As rumours circulate that the Food Standards Agency (FSA) could be dismantled, CEO Tim Smith has underlined efficiency gains and cost cutting achievements in its annual report.
Last week UK food headlines were dominated by rumours that the new government, in its quest to reduce public spending and cull quangos, is considered plans to close the FSA and split its functions between the Department of Health (DoH) and the Department for Food, Rural Affairs and the Environment (Defra).
The FSA has refused to comment on the reports, but introducing the 2009/2010 accounts, CEO Tim Smith admitted that the recession has put pressure on the agency to improve efficiency.
Smith said: “Tough economic conditions demand the highest levels of performance and efficiency in return for public money.”
The FSA chief claimed that the agency has responded to the need to deliver more with fewer resources. He said: “Progress has been made in costs with a five per cent reduction in expenditure in real terms, and the net cost of the FSA falling from £155.3m to £152.4m.”
Much of this progress has been down to restructuring efforts such as the integration of the Meat Hygiene Service (MHS) into the FSA’s new operations group, which was completed in April this year. As a result of such changes, the FSA has made 400 people redundant between 2007 and March 2010, bringing the total workforce down to 2,131 people.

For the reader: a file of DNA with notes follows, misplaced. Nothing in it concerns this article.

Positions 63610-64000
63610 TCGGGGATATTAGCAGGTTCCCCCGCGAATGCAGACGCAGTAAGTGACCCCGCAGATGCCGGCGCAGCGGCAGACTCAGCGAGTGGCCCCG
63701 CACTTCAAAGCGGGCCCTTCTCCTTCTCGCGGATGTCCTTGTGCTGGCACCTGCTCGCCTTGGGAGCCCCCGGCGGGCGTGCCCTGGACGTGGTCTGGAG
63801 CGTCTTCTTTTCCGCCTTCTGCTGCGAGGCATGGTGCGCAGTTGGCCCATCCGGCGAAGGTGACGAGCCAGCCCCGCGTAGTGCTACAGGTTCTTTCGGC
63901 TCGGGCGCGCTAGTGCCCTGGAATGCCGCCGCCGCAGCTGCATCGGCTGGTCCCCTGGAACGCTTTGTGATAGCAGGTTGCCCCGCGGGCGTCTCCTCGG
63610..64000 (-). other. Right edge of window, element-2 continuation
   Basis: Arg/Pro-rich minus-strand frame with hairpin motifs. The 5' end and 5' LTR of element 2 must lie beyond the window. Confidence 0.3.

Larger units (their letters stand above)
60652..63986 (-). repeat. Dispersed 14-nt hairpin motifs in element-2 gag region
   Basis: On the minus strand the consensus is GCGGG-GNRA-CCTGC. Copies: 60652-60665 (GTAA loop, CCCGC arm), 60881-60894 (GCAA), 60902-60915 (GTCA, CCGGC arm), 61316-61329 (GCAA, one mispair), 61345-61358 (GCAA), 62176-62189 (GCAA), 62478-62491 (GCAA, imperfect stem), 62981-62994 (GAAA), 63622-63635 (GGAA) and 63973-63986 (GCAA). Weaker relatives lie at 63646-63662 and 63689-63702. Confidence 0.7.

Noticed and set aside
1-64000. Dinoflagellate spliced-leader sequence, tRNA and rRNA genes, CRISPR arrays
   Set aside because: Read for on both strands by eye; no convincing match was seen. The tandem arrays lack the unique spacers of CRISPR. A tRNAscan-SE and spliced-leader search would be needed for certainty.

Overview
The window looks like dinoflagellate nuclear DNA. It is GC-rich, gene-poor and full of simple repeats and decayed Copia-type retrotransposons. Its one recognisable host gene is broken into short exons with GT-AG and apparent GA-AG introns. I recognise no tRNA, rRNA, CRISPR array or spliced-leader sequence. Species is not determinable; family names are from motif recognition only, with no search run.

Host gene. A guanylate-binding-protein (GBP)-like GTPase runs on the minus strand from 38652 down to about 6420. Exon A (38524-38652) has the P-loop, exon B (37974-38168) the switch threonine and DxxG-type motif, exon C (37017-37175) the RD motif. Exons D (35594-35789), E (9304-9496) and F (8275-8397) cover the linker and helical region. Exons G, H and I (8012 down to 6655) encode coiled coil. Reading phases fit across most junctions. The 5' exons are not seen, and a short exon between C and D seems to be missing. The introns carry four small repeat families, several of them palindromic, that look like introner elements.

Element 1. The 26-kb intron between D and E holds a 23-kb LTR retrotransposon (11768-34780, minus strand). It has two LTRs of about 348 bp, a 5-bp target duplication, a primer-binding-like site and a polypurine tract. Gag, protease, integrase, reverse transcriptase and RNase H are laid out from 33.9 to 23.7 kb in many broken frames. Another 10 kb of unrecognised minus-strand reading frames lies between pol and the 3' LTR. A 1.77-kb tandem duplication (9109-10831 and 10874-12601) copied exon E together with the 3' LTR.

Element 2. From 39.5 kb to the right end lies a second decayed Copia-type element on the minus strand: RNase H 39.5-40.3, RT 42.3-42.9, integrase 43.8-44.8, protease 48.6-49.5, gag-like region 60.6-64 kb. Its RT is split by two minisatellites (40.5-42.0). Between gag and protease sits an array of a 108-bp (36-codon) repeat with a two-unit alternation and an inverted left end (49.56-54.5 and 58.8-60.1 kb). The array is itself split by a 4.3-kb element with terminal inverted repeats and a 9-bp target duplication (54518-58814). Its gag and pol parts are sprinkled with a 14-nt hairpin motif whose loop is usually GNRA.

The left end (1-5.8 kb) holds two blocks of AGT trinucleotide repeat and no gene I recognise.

In his chief executive’s statement, Smith went on to describe the positive impact of the work done by the FSA over the past 10 years.
He said: “Since being established in April 2000, the Agency has worked flat out with the food industry, consumers and the scientific community to minimise food safety risks, promote healthier eating, and raise public confidence in food.
“As a result, foodborne illness is down by 16 per cent over the decade; lower salt consumption is preventing 6,000 diet related deaths each year (saving £1.5 billion according to an independent economic impact analysis), and both consumers and the UK food industry are benefitting from the high levels of trust and confidence in British food.”
As for public confidence in the FSA, Smith claimed that this remains high at 62 per cent. To read the full annual report and accounts, please click here.